One reason that some infrastructure projects have failed in the past is because engineers were obliged to specify their nation’s products even when these were completely inappropriate. For example, if a city in the developing world is already successfully using German butterfly valves in its water supply system, and has the spare parts and trained personnel to operate, maintain and repair them, then it doesn’t make sense to specify North American butterfly valves that are untested in local conditions on a new project just because the project is financed by Canada. Yet this is exactly what happened on one project that I worked on, and this was not an isolated instance.

If CIDA were to fund engineering projects without funding the subsequent construction work, this should leave the engineer free to make the best materials and equipment choices for each project. Canadians are well suited to this role because Canada’s comparatively limited industrial base means that there are fewer connections and obligations between engineers and equipment suppliers than in some other countries.

Chris Newcomb, P.Eng.

Chair, International Committee

Association of Consulting Engineers of Canada (ACEC)

Selling cheap fails owners

Re. CCE web site, July 26, “Engineers have to cut services to be competitive — Quebec poll.”

When I was a graduate student at Texas A&M many years ago, the main department store we had access to was a J.C. Penny outlet. That old Texas store featured a picture of the founder of the company and a comment below the picture. As memory serves, it said, “I have no quarrel with those who sell for less. They, better than anyone, know what their products are worth.” And that raises the question, who decides what their services are worth?

On the other side of this argument, the clients are saying they don’t get the service they expect or need. Isn’t this like buying a 1999 half-ton and wondering why it doesn’t perform like the 2006 Tundra? It seems to me both parties are saying that the system doesn’t work.

Ron Britton, P.Eng.

Professor and Associate Dean

Faculty of Engineering, University of Manitoba, Winnipeg


Expanding Quebecor’s headquarters

Engineers on the project to expand Quebec
or’s head office in downtown Montreal are Nicolet Chartrand Knoll as structural engineer, and Pageau Morel as mechanical and electrical engineer. The architects are Cardinal Hardy and Arcop.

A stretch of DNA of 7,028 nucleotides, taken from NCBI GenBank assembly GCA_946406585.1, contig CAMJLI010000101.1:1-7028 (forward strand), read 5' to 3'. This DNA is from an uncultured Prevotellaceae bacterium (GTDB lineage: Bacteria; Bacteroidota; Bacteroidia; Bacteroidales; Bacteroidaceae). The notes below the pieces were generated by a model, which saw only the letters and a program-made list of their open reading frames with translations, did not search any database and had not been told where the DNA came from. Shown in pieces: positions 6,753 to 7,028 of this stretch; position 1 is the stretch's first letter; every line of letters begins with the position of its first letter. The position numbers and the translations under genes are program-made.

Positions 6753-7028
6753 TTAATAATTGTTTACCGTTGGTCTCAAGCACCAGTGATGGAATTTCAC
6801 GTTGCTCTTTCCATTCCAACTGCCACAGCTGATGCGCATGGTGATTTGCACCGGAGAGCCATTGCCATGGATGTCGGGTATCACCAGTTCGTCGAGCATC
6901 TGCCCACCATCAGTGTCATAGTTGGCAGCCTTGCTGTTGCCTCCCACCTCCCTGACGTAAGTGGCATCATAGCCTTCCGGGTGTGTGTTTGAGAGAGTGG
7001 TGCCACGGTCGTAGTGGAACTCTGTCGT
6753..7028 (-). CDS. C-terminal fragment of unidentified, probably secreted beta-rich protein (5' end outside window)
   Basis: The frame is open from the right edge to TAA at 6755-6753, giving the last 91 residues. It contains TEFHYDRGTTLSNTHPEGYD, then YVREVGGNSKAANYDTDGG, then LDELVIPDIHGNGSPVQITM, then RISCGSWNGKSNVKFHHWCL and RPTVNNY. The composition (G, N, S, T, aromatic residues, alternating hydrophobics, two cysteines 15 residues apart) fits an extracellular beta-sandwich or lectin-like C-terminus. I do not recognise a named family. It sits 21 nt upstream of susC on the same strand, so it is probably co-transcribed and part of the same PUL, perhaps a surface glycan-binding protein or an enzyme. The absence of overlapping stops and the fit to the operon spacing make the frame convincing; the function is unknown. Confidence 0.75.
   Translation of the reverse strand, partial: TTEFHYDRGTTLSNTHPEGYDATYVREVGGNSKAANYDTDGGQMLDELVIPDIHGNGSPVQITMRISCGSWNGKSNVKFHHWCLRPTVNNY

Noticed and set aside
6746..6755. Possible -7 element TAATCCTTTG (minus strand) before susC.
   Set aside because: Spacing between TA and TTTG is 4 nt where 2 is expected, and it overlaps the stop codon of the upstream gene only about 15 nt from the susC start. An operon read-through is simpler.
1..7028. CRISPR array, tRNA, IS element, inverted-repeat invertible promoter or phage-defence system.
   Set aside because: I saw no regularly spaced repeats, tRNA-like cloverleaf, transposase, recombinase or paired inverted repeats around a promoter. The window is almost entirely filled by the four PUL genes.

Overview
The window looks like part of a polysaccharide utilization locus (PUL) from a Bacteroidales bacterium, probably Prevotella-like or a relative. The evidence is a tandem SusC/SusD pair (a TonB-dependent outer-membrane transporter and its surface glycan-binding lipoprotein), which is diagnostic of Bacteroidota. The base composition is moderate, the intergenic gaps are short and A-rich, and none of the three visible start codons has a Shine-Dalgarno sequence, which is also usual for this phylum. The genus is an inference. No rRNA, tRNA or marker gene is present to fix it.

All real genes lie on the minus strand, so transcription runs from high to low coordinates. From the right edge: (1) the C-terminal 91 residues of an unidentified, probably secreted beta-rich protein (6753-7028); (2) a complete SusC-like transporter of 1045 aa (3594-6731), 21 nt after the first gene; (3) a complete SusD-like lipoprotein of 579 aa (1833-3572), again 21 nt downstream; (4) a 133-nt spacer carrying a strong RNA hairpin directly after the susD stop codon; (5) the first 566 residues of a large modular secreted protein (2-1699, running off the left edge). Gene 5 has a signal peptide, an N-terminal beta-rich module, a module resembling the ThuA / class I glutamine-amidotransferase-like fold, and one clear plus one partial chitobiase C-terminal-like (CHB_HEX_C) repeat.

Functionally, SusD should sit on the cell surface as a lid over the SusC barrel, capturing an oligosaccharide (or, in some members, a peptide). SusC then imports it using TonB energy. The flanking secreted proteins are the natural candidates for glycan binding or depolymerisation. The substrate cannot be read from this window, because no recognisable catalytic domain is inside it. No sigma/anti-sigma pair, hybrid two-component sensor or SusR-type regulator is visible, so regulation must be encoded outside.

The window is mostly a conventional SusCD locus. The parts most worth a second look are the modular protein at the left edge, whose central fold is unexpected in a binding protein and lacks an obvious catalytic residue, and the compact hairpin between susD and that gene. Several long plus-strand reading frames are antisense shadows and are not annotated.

The new 19-storey building for the large media company is being built adjacent to Quebecor’s existing head office facing Place Victoria in the Quartier International.


Zero tolerance for bribery

The American Society of Civil Engineers has amended its 92-year old code of ethics to make engineers obliged to show “zero tolerance” towards corruption and bribery in the construction industry. The society is working to encourage civil engineering organizations worldwide to adopt similar guidelines.

Approximately 10% of the total money spent on construction and engineering worldwide is lost to corrupt activities according to conservative estimates.


DC for data centres

Sun Microsystems in California has a demonstration project to show that data centres can conserve massive amounts of energy by using direct current (DC) architecture to run servers connected to the internet. A group of other high tech companies as well as the California Energy Commission are behind the demonstration project. Using DC instead of AC power reportedly allows up to 20% energy savings. Pentadyne provided the power protection.


Waste overflows

The Canadian Construction Association is concerned about the lack of recycling capacity for construction waste. According to its report, despite the ever growing regulations requiring the diversion of waste, there are not enough recycling facilities to accept it. The CCA intends to raise the issue with the federal government.


September 17-19 — Canadian Healthcare Engineering Society (CHES) Trade Show & Forum. Halifax, N.S. Tel. 613-531-9210,

September 17-21 — Sixth World Congress on Joints, Bearing and Seismic Systems for Concrete Structures. Halifax, N.S. Tel. Ronald Watson, 716-691-3301,

September 17-20 –Transportation Association of Canada (TAC) Annual Conference. Charlottetown, P.E.I. Tel. 613-736-1350,

September 17-20 — Water in the City Conference, 21st Century Approach. Victoria, B.C. Tel. 250-472-7644,

September 24-27 — FIDIC 2006, International Federation of Consulting Engineers Annual Conference. Budapest, Hungary.

September 25-26 — Sustainable Lighting Solutions Workshop. Lightpoint Canada, Osram Sylvania, Mississauga, Ont. Tel. 905-673-6171 x2206,

September 27-28 — Future of Canada’s Infrastructure. Holiday Inn on King, Toronto. Held by Strategy Institute. Includes Andre Juneau, Ministry of Transport and Marie Lemay, Chair of National Roundtable for Sustainable Infrastructure and CEO Canadian Council of Professional Engineers. Tel. 416-944-8833,

September 30-October 5 — Canadian Dam Association Conference, “Dams: Past, Present and Future.” Quebec City. Tel. 780-432-7236,

October 1-4 — Sea to Sky Geotechnique 2006. 59th Geotechnical Conference and 7th Joint CGS/IAH-CNC Groundwater Specialty Conference. In Vancouver. Tel. Peter Lighthall, 604-473-5343,

October 11 to February 22, 2007 — NRC Institute for Research in Construction 2006 Technical Seminar Series on Sustainable Infrastructure. In 14 cities across Canada. In October, Fredericton (11th), Halifax (13th), St. John’s (16th), Winnipeg (24th), Regina (26th). $329 + taxes. Tel. 613-993-0435,